Trinidad and Tobago: Location, History, Size, Population, & Government
About the location, size, population, and government of the country Trinidad and Tobago.
TRINIDAD AND TOBAGO
Location--A 2-island nation in the West Indies, lying 7 mi. off the northeast coast of Venezuela. Trinidad is the most southerly of the Lesser Antilles. Tiny Tobago lies 20 mi. off the northeast corner of Trinidad.
How Created--Columbus discovered Trinidad on July 31, 1498, on his 3rd voyage. After the French and Haitian revolutions, many French planters fled to Trinidad with their slaves. Great Britain captured the island from the Spanish in 1797, and it became an official British colony in 1802 (Treaty of Amiens). Tobago, although discovered by Columbus, was not claimed for Spain. James I claimed it for Great Britain in 1608, but the island changed hands many times among the Dutch, French, Spanish, and British, until it finally was ceded to Britain in 1814. Tobago's economic problems, including its extremely small size, falling world prices for sugar, and labor shortage after the abolition of slavery, obliged it to join with Trinidad as a single colony in 1889. The 2-island nation has been independent since 1962.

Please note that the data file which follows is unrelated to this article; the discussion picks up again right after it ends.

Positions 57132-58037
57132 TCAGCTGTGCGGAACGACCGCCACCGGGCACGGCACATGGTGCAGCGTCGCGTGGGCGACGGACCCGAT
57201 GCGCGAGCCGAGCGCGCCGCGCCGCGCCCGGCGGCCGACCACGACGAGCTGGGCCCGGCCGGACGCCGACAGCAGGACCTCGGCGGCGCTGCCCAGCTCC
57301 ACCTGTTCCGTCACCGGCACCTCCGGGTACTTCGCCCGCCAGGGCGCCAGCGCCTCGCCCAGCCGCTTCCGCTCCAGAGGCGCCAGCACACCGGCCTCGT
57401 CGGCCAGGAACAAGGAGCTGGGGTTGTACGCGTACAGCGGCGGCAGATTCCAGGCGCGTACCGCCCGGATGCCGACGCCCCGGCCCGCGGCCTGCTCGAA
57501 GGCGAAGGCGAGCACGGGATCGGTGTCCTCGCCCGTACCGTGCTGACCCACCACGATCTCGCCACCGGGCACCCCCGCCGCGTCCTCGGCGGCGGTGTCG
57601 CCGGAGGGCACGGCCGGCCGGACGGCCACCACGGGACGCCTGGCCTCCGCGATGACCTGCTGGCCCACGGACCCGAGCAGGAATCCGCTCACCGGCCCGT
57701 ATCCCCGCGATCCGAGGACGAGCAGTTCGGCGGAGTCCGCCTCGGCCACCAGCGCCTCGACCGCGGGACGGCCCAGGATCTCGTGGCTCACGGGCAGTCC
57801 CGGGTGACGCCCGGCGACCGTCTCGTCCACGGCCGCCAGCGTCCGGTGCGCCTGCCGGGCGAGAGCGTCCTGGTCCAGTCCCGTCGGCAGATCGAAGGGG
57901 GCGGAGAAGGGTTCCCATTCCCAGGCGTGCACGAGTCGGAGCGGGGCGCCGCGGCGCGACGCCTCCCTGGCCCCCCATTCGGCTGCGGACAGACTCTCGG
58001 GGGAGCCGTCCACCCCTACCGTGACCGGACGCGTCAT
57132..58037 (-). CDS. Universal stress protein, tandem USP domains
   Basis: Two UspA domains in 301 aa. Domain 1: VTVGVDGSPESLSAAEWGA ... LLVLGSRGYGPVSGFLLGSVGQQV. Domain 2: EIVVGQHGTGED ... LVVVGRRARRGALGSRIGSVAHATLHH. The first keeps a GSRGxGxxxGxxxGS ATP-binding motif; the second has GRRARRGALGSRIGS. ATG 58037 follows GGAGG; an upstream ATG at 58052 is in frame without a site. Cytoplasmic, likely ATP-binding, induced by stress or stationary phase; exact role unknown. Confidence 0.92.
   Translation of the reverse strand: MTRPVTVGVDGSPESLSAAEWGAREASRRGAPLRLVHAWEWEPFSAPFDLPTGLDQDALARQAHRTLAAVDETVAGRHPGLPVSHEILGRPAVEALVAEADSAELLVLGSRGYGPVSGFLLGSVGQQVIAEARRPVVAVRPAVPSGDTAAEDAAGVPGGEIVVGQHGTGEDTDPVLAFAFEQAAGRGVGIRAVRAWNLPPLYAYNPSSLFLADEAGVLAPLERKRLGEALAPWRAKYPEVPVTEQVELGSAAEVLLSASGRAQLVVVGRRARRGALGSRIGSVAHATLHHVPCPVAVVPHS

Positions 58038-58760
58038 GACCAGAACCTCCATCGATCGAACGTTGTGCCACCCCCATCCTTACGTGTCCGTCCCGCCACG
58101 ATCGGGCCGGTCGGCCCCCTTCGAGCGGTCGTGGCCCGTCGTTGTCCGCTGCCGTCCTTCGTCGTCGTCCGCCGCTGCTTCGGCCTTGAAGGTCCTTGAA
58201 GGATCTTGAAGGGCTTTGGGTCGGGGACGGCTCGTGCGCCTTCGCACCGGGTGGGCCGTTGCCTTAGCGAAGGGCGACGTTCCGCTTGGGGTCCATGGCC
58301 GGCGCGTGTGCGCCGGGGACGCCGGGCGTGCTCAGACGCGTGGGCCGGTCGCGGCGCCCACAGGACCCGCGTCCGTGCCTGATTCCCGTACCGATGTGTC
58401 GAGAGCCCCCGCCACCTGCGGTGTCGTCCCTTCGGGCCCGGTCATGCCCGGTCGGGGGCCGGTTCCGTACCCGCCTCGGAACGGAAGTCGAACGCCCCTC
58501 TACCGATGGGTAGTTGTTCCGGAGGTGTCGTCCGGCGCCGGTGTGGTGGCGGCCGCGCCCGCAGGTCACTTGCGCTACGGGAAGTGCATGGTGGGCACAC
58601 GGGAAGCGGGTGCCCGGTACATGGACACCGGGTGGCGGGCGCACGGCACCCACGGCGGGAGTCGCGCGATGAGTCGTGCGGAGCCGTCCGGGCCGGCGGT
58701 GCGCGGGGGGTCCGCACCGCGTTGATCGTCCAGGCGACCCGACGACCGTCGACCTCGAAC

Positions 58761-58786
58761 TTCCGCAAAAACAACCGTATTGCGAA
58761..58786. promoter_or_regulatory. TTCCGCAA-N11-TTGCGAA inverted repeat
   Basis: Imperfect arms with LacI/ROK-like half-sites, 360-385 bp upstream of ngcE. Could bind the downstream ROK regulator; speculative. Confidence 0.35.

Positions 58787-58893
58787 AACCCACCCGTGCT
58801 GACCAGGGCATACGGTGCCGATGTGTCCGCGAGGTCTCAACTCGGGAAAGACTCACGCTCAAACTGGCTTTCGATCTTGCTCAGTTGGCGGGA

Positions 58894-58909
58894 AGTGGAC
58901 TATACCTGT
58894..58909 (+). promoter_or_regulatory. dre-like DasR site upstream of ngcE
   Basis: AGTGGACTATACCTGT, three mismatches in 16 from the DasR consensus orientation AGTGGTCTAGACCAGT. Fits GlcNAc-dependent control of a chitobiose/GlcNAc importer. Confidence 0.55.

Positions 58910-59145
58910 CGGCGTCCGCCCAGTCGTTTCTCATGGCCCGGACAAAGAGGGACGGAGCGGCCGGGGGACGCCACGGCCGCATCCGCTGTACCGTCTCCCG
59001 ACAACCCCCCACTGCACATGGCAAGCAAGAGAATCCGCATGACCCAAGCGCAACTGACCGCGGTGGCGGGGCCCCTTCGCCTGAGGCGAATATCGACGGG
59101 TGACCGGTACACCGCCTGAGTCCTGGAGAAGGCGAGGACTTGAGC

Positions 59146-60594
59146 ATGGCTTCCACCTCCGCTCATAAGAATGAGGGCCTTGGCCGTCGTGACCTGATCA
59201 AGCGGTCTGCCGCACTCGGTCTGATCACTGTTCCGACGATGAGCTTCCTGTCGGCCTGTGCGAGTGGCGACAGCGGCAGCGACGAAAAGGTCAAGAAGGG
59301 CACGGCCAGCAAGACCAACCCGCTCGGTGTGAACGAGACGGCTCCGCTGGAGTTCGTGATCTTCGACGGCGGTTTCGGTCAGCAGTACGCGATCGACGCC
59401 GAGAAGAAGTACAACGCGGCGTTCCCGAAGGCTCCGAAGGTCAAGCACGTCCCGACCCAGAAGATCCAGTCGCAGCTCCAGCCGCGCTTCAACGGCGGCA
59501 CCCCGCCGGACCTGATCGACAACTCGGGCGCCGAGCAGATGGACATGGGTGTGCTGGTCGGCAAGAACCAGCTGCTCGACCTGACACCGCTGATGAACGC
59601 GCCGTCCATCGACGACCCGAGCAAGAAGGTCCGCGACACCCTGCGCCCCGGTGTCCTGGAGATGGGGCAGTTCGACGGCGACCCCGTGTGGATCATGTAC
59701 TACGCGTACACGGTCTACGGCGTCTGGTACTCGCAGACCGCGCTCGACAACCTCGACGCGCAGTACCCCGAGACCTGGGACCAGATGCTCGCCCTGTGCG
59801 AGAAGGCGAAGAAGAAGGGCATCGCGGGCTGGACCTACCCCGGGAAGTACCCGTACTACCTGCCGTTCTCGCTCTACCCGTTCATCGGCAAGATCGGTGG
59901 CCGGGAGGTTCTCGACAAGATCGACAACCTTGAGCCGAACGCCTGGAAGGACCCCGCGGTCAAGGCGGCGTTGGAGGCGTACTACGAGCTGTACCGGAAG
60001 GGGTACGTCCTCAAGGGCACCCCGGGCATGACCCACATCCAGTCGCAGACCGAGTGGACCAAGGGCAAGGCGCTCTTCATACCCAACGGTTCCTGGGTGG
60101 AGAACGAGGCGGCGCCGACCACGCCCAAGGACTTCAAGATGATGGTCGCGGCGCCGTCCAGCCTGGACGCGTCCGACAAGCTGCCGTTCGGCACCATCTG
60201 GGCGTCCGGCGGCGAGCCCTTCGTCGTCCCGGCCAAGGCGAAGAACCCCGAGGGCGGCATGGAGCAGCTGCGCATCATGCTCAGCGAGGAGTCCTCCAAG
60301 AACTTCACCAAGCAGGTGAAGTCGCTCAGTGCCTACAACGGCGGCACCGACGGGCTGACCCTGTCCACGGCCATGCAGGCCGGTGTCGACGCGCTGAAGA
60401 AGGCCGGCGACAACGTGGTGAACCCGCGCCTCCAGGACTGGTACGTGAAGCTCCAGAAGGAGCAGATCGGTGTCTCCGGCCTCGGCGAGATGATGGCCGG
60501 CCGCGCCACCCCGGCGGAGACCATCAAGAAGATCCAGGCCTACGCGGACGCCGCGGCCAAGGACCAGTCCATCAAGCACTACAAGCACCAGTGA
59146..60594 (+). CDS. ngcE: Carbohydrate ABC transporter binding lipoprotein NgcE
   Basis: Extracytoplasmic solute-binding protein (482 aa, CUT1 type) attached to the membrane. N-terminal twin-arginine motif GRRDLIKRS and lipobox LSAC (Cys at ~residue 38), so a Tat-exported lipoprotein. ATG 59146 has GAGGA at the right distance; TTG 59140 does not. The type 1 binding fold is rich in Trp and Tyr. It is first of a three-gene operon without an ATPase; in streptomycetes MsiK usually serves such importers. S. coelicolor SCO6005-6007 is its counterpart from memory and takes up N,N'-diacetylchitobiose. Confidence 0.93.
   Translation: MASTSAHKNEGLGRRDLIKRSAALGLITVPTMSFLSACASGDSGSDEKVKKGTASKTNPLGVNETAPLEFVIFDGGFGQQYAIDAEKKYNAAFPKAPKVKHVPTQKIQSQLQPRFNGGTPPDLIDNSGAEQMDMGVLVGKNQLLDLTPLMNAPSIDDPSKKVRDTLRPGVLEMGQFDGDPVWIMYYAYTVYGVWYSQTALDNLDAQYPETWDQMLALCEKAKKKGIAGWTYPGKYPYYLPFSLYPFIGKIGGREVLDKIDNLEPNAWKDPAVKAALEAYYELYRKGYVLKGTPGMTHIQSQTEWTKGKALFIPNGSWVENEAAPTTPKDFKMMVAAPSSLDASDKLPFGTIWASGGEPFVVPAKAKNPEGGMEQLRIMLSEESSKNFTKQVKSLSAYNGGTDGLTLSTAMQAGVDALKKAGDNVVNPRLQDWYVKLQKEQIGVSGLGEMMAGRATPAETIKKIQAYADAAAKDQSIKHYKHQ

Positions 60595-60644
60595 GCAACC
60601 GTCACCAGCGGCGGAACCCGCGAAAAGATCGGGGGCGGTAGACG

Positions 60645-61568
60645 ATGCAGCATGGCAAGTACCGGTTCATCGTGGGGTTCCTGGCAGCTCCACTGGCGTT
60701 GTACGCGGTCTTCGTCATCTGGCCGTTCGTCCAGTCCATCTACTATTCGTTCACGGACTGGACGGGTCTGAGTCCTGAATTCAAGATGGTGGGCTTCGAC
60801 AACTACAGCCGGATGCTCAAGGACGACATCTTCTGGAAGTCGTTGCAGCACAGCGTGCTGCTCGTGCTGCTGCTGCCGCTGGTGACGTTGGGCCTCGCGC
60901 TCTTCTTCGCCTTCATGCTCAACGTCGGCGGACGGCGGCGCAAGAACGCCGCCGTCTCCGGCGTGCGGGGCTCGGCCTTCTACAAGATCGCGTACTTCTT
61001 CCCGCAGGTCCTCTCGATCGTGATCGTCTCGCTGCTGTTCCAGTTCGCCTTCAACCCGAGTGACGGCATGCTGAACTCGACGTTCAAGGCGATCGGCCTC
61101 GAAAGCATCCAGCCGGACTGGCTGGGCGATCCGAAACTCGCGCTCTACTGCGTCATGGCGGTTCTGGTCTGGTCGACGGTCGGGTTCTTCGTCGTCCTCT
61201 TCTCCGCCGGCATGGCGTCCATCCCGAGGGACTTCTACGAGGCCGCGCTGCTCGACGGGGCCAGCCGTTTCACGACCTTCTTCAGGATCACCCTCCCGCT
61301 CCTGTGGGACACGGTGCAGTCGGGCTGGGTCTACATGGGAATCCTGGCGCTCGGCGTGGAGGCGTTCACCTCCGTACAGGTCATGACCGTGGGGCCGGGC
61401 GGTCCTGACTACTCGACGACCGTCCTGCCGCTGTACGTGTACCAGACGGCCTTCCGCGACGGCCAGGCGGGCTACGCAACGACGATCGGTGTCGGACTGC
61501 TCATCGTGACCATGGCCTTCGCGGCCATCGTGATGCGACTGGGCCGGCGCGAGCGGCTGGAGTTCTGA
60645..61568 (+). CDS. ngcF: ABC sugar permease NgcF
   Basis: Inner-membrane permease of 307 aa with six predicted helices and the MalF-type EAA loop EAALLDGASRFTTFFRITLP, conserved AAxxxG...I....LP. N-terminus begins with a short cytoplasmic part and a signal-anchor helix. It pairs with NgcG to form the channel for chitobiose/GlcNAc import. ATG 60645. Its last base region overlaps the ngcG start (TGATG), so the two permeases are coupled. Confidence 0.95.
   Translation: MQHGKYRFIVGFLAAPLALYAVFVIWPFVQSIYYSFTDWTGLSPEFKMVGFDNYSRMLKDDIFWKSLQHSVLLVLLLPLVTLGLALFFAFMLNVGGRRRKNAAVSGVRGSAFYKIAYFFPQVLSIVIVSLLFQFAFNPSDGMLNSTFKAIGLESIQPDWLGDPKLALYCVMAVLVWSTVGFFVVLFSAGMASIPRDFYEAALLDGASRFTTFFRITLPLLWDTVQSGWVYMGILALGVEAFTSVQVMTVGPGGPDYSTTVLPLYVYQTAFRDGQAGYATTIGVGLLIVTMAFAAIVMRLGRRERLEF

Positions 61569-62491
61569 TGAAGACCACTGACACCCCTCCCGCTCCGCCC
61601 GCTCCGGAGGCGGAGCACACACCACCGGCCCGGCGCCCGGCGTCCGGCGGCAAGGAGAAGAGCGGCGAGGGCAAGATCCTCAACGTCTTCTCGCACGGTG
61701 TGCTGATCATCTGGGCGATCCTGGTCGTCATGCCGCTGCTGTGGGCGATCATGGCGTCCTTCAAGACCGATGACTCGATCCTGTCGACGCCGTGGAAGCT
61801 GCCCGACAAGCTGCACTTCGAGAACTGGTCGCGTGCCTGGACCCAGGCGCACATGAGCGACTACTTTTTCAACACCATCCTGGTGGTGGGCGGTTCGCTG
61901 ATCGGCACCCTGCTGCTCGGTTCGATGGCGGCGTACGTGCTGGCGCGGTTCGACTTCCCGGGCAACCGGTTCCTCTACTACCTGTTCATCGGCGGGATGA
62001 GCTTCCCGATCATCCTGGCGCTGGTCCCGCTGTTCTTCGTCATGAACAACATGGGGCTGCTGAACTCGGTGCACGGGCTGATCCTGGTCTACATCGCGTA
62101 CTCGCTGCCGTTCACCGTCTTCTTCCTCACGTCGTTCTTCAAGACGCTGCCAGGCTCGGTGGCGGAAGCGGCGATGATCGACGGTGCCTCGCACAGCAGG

Size--The 2 islands together total 1,980 sq. mi. (5,128 sq. km.); Trinidad: 1,864; Tobago: 116.
Population--1,200,000: black, 40%; East Indian, 40%; mixed, 16%; white, 2%; Chinese, 1%; other, 1.1%. 36.2% Roman Catholic, 23% Hindu, 21.1% Anglican, 6% Muslim, 3.9% Presbyterian, 9.8% other. The 1970 census revealed that Trinidad has more East Indians than blacks, but the Negro-controlled government changed the figures before releasing them.
Who Rules--The islands form an independent nation within the British Commonwealth. Currently operating under a 1961 Constitution which provides for a ministerial-type system, the Government is considering a new constitution establishing a republican form of government.
Who REALLY Rules--Although no longer a Crown Colony, the islands still recognize the Queen as head of state, and Britain maintains a governor-general in Port-Of-Spain. Foreign interests, particularly the U.S., control the oil and sugar industries, and hence the economic and political life of the nation.
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